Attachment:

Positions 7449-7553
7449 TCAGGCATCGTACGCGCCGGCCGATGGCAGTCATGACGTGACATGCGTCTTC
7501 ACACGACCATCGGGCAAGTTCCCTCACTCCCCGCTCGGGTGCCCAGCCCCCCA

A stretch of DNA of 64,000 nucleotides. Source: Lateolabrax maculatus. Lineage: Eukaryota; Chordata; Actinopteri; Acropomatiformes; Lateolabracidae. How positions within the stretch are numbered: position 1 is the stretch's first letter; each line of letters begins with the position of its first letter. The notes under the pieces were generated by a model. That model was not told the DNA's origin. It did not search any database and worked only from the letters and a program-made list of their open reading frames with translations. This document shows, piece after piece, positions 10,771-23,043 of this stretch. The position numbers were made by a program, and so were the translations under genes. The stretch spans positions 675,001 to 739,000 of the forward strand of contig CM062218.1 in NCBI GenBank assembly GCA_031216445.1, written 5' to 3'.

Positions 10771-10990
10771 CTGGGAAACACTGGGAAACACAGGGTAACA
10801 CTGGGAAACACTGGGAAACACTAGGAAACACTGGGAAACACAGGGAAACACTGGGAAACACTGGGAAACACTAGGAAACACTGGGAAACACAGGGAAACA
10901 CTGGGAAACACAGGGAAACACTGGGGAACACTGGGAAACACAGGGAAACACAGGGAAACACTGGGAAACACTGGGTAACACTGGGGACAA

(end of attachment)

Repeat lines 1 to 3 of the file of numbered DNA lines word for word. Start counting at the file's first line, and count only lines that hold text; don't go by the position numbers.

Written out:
Positions 7449-7553
7449 TCAGGCATCGTACGCGCCGGCCGATGGCAGTCATGACGTGACATGCGTCTTC
7501 ACACGACCATCGGGCAAGTTCCCTCACTCCCCGCTCGGGTGCCCAGCCCCCCA